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EXAMPLES.

1. Calculate the value of the tangent of 60°.

sin 60°

V3 tan 60°

• j = V3.

Ans. tan 60° = V3 = 1.73205. 2. Calculate the value of the secant of 30°.

cos 60°

2

I

V等

sec 30°

cos 30°

Ans sec 30o = 1.15470. 3. Calculate the value of the tangent of 30°.

Ans, tan 30o = 0.57735. 4. Calculate the sine and cosine of 120°. As 120° is the supplement of 60°, it follows from sect. 3, that

Ans. sin i 20° sin 60° = 0.86602,
COS I 20o =- cos 60° =-

- 0.50000. 5. Calculate the tangent of 120°.

sin i 20° sin 60° tan 120°

tan 60°.

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COS I 20°

cos 60°

-I

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2

Ans. tan 120° 1.73205. 6. Calculate the sine of 18°.

If ACB and ACB' (fig. 7) be each 18°, BCB' is equal 36°, and as 36° is contained ten times in 360°, it follows that BB' is the side of a regular decagon inscribed in the circle, and therefore that it is equal to the greater segment of the radius (= 1), cut in extreme and mean ratio (Euclid, Book IV. Prop. x.); but the greater part

V5of unity cut in extreme and mean ratio

and as BP, or the sine of 18°, is half BB, it follows that

V5 -
Ans. sin 18° =

4

= 0.30901. 7. Calculate the cosine of 18o.

V(10 + 2V5) Ans. cos 18° =

4

= 0.95105. 8. Calculate the tangent of 18o.

V5 - 1
Ans. tan 18° =

V(10 + 2V5) = 0.32492.

9. Calculate the sine, cosine, and tangent of 72°. Since 72° is the complement of 18°,

Ans. sin 72° = 0.95195,

cos 72° = 0.30901,
tan 72° = 3.07768

CHAPTER III.

RIGHT-ANGLED TRIANGLES.

1. Relations between the sides and Angles.—2. Four Cases of

Right-Angled Triangles.-3. The Four Cases computed by
Logarithmic Tables.

1. Relations between the sides and angles. -Let ABC (fig. 8) be a right-angled triangle, and let AN be measured off upon the hypotenuse, equal in length to the linear unit. With A as centre, and AN as radius, describe an arc of a circle, NM; draw NP and MT perpendicular to AC, then NP is the sine and MT the tangent of the angle A. Since the triangles BÃC and NAP are similar,

BC : AB :: NP: AN,

:: sin A :1; and therefore

BC = AB x sin A. As the angle B is the complement of A, it follows (Chap. II. sect. 3) that

BC = AB x cos B. Similar values may be obtained for the side AC, * and therefore

PROPOSITION I. In a right-angled triangle, either side is equal to the hypotenuse, multiplied by the sine of the opposite, or cosine of adjacent, angle.

:

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Since the triangles BAC and TAM are similar,
BC : AC :: TM : AM,

:: tan A:1; and therefore

BC = AC x tan A. As A and B are complemental, it follows (Chap. II. sect. 3) that

BC = AC x cot B. Similar values may be obtained for the side AC, and therefore,

PROPOSITION II.

a

In a right-angled triangle, either side is equal to the other multiplied by the tangent of the opposite, or cotangent of adjacent, angle.

In a right-angled triangle there are five quantities, viz.: the two sides, the hypotenuse, and the two angles adjacent to the hypotenuse. Let these be denoted by the letters a, b, c, A, B, as in (fig. 9):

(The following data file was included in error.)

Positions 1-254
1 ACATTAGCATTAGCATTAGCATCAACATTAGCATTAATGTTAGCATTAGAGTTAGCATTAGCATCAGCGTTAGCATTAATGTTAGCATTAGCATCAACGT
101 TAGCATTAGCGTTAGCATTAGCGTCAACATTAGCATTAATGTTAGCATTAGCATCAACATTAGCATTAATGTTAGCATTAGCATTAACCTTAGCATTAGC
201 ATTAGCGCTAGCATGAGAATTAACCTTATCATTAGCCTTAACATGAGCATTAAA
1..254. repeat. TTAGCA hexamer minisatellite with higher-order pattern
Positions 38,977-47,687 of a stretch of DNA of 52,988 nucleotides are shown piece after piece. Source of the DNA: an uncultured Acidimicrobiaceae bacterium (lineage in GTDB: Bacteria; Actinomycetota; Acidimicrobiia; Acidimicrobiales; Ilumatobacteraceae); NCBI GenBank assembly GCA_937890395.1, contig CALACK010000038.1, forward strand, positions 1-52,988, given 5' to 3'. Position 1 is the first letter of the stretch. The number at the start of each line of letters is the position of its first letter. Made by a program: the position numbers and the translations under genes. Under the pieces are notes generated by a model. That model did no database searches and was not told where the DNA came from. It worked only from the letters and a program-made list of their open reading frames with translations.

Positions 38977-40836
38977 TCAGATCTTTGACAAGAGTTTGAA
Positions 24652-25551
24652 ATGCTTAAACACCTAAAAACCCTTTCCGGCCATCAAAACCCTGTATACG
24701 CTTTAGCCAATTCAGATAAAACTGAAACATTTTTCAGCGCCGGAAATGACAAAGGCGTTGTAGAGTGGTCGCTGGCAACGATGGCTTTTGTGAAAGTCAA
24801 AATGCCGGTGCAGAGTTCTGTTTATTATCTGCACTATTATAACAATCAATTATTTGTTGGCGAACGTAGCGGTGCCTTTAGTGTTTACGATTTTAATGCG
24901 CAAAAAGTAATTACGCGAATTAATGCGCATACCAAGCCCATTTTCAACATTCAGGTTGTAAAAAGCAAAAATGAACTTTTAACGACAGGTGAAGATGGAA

The propositions established in the last section may be expressed by the equation: a = c sin A = c cos B,

(1) 6 -- c sin B = c cos A;

(2) and b tan A = b cot B,

(3) b = a tan B = a cot A.

(4) 2. Four cases of right-angled triangles.If any two of the five quantities, a, b, c, A, and B, be given, the remaining three may be calculated Four cases may be proposed, viz. :

a =

CASE I. Given the two sides.
CASE II.—Given one side and hypotenuse.
CASE III.—Given one side and either angle.
CASE IV.–Given hypotenuse and either angle.

The following examples may be solved by means of the Tables I., II., III., in the Appendix :

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CASE I.

Given a and b, it is required to find c, A, and B. By equation (3),

a

tan A = 0;

tan A having been calculated from this equation, A may be found from the tables,

B = 90° – A; and c may be calculated from the equation,

C= v(a? + 62). -(Euclid, Book I. Prop. XLVII.)

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EXAMPLES.

1. Given the two sides of a right-angled triangle, equal to 500 feet and 70.27 feet respectively, find the base angles and the hypotenuse. Let a= 70.27 and b = 500; then tan A=0.14054, which corresponds in the tables to 8°; the complement of this 82° = B. If the squares of a and b be added, the sum is 254937.8729; the square root of this being taken, we find 504.91.

Ans. c = 504.91 feet.

A= 8°. B= 82°. 2. Given a = 141.407, and b = 350; find c, A, and B.

C,
Ans. c=

377.486.

A = 22°. B = 68°. 3. Given a = 127.38, b = 250; find c, 4, and B.

Ans. C=

= 280.58. 4 = 27°. B = 63°.

CASE II.

Given a and c, it is required to find b, A, and B. From equation (1),

sin A

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Sin A having been calculated from this equation, A may be found from the tables,

B = 90° - A; and b may be calculated from the equation,

b = V(c– a). --(Euclid, Book I. Prop. xLvII.)

EXAMPLES.

1. Given a = 5.1303, C= 15; find b, A, and B.

Ans. b= 14.09539.

A = 20°. B= 70°. 2. Given a = 128.76, c= 250 ; find b, A, and B.

Ans. b = 214.29.

4 = 31°. B = 59°. 3. Given a = 141.57675, c = 175; find b, A, and B.

Ans. b = 102.86.

A = 54°. B = 36°.

CASE III.

Given a and A, it is required to find B, b, and c. By equation (4),

b =

= a cot A. By equation (1),

a

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